2022 NFL Super Bowl era franchise rankings: Rams shoot up another tier with title

Bob Sturm Feb 15, 2022 194
Fifty-six Super Bowls have now been played. We must say goodbye to our beloved sport’s games for over 200 days.

Aside from the appropriate sadness and the baseball lobby generally showing us trucks being loaded with gear (perhaps not here in 2022), that can only mean that it is time once again to update our franchise rankings.

But, how would you attempt to quantify that? Which would be the worst? How do you adjust for expansion teams? How do you keep opinions out of this? And, unbeknownst to me when I started doing this, where does Tom Brady rank in all of this? Finally, why would you do this for 20 years?

The last one is the easiest question. Now, 20 years ago, I attempted to put together a scoring system that would credit teams for making the playoffs, advancing to the “Final Four of the conference championship games,” making a Super Bowl and then, of course, winning that Super Bowl.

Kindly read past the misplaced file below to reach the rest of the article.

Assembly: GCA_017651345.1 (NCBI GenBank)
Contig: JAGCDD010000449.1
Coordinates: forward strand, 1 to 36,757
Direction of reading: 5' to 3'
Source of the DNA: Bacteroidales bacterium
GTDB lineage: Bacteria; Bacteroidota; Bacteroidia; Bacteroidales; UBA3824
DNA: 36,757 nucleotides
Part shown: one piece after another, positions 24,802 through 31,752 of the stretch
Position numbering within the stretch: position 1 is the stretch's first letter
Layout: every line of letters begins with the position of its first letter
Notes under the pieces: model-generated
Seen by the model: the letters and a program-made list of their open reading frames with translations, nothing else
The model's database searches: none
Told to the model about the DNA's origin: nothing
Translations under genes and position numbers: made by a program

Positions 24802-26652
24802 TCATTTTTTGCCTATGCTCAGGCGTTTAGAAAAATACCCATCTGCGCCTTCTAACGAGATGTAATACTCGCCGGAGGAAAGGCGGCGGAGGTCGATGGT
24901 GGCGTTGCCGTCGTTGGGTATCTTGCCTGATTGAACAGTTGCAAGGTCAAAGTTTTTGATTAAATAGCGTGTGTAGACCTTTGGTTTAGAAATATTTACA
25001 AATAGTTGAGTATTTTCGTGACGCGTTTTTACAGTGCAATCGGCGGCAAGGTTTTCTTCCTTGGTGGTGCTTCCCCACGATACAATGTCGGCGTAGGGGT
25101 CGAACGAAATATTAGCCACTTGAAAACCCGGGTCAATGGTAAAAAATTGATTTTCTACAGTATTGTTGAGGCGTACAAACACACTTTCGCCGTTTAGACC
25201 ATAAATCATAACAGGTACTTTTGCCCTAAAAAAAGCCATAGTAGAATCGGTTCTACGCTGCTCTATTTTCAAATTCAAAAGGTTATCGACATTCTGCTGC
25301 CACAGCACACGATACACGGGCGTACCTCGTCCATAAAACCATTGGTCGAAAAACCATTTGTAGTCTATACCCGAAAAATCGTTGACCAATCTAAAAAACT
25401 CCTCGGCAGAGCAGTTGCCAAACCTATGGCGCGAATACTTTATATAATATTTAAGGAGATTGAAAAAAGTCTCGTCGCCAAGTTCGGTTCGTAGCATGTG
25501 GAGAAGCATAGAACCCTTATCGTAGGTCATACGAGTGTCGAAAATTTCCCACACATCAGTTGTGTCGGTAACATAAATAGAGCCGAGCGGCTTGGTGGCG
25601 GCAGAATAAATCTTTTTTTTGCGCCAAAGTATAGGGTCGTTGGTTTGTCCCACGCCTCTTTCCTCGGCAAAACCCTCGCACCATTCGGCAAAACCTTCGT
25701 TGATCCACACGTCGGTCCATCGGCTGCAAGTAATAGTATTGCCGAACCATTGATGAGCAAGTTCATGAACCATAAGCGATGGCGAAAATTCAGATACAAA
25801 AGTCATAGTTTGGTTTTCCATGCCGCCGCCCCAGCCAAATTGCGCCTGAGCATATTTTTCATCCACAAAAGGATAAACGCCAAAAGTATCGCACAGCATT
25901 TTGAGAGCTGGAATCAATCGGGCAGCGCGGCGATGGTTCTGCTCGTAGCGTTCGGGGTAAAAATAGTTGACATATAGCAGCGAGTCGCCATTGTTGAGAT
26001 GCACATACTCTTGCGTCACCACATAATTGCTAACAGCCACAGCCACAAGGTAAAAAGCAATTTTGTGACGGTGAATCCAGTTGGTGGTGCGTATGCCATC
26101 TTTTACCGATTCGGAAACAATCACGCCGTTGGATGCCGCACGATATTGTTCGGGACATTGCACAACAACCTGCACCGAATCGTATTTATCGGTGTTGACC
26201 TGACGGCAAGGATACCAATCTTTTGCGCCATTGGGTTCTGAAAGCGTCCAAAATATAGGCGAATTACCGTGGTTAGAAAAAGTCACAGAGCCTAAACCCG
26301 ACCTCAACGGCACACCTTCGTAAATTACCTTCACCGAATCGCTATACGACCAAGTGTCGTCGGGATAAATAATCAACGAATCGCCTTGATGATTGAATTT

The system had to be more complex than simply counting Lombardi trophies because some teams have a knack for rising up every few years and winning the Super Bowl despite missing the playoffs altogether for several years in between (shoutout to Eli Manning and the New York Giants). At the same time, it is a very big deal to win one of those trophies — let alone several — so any point system we devise should give a great deal of credit to any team winning it all.

The database is updated every February after the Super Bowl because, of course, things change. Not too much, mind you, as the longer we do this the more it resembles icebergs trying to race each other: One year is not enough to move very far, but they do, in fact, move. I have tinkered with the system over the years, but this is the one that works.